Some circuit configurations are used to address this drawback. For example, a voltage divider circuit is typically coupled between the vehicle battery and the field effect transistor and is effective to reduce the amount of biasing voltage which is communicated and/or coupled to the gate terminal of the field effect transistor. However, the amount of such voltage reduction is limited by the amount of voltage which is required to be communicated to the field effect transistor in order to operatively bias the transistor. Hence, while this voltage reduction approach and circuit configuration is effective to protect the field effect transistor from some relatively small transient voltage increases or surges, it does not typically provide protection against large transient voltage increases.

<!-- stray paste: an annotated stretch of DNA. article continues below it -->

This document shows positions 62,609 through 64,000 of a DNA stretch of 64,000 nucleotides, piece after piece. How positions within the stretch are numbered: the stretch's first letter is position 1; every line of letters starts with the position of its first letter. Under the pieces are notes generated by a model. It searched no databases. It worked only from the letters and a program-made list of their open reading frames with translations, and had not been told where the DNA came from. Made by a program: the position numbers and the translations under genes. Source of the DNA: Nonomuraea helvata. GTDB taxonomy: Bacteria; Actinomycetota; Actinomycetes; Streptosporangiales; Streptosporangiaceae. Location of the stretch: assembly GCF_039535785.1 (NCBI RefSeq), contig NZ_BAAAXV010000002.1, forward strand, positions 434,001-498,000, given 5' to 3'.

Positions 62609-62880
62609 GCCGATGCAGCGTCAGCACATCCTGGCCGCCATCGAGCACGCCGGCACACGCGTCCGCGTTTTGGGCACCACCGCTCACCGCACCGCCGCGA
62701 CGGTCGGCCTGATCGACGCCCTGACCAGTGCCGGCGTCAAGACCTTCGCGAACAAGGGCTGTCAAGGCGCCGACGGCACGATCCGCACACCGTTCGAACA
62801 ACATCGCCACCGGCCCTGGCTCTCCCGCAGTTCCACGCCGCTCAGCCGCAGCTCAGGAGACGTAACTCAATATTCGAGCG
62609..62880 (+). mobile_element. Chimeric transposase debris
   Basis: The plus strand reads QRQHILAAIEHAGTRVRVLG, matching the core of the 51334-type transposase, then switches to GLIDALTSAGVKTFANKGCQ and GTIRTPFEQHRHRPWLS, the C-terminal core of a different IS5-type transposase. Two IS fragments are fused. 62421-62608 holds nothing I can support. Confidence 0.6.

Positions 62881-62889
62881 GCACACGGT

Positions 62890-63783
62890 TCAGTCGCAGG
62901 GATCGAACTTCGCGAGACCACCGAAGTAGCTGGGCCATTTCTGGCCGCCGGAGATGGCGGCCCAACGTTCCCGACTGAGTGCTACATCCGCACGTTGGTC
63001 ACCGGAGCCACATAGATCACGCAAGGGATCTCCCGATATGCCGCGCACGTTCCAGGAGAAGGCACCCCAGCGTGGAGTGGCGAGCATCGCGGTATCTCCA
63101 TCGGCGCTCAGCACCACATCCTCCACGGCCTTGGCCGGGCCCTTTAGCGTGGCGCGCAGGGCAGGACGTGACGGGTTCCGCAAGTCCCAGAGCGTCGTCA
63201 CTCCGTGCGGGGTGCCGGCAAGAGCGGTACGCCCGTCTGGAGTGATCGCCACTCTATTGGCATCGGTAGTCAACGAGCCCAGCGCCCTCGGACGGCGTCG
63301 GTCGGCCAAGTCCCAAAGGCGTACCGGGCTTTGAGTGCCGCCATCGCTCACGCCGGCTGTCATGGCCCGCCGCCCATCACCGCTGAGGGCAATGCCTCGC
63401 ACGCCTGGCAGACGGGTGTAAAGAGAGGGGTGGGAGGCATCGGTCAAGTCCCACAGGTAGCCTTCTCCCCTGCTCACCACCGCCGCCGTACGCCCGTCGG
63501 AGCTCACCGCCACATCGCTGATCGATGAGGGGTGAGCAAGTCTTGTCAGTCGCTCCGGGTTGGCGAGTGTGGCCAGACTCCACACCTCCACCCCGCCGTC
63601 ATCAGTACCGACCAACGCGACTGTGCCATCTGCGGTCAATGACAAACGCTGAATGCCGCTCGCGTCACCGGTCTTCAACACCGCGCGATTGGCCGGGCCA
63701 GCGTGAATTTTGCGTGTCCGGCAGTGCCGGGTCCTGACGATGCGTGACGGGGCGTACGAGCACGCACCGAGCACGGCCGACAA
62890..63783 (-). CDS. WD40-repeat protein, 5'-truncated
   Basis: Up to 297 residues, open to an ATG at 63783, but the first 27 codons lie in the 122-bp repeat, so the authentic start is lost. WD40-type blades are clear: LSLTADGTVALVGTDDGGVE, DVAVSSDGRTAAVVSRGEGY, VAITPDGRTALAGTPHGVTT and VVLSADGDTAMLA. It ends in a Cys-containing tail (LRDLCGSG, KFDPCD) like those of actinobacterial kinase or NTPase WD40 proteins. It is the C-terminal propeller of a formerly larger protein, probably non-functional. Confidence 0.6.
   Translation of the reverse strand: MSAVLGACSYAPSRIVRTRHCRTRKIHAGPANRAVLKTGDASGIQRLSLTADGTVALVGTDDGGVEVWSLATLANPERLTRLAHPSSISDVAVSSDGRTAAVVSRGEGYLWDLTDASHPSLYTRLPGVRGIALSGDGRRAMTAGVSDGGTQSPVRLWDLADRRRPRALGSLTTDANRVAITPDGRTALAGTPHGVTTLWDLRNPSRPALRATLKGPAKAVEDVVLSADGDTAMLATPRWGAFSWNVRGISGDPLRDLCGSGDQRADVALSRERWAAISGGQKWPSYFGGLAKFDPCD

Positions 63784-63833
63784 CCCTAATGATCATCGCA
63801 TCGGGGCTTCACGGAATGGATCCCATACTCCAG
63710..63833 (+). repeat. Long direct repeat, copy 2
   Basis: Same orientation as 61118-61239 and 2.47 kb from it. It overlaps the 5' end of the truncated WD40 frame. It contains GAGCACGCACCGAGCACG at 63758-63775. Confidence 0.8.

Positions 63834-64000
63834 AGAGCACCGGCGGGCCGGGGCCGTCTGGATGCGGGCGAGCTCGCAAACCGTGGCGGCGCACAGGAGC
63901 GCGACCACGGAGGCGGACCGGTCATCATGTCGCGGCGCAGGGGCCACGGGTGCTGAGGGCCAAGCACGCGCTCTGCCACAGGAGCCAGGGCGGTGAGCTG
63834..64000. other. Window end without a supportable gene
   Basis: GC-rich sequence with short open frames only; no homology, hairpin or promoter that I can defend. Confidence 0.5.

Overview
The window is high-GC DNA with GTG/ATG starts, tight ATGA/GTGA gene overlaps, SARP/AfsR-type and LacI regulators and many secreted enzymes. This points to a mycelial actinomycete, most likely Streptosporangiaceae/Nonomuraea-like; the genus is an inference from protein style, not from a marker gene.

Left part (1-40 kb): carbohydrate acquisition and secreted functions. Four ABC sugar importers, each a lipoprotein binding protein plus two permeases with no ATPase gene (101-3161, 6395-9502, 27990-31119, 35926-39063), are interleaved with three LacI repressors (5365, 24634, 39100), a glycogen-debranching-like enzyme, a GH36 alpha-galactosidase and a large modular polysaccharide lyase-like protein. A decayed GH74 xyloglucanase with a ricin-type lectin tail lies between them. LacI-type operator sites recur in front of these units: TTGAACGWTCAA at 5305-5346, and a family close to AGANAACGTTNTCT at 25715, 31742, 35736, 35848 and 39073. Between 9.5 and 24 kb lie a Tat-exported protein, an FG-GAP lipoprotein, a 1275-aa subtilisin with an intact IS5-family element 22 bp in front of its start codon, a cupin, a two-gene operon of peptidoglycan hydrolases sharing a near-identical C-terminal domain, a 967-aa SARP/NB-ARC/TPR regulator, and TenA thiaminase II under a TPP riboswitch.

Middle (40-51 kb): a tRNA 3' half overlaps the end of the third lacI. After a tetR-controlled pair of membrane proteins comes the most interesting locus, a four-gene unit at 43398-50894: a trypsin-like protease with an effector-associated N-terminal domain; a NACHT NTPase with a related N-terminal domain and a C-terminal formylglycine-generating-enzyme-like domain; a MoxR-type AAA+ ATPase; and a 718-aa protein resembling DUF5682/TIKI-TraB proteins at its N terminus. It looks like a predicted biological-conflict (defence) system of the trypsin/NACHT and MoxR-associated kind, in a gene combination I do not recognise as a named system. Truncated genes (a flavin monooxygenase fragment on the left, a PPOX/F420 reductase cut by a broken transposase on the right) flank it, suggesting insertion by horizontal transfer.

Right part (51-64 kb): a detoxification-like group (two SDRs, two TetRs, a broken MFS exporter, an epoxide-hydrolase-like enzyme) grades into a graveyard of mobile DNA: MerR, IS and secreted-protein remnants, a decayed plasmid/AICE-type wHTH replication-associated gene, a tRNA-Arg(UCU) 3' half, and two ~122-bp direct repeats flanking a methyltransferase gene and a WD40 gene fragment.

Zener diodes are also connected to the vehicle battery and to the field effect transistor and are somewhat more effective to protect the field effect transistor against transient voltage increases or surges. However, these zener diodes are relatively costly and undesirably increase the overall complexity of the circuit.

There is therefore a need for a new and improved circuit to bias and protect a field effect transistor while concomitantly allowing a biasing voltage to be selectively coupled to the field effect transistor, thereby allowing the operatively biased field effect transistor to couple voltage from a battery to a component or a load.

SUMMARY OF THE INVENTION

It is a first object of the present invention to provide a new and improved circuit to bias and concomitantly protect a transistor against transient voltage increases or “spikes”.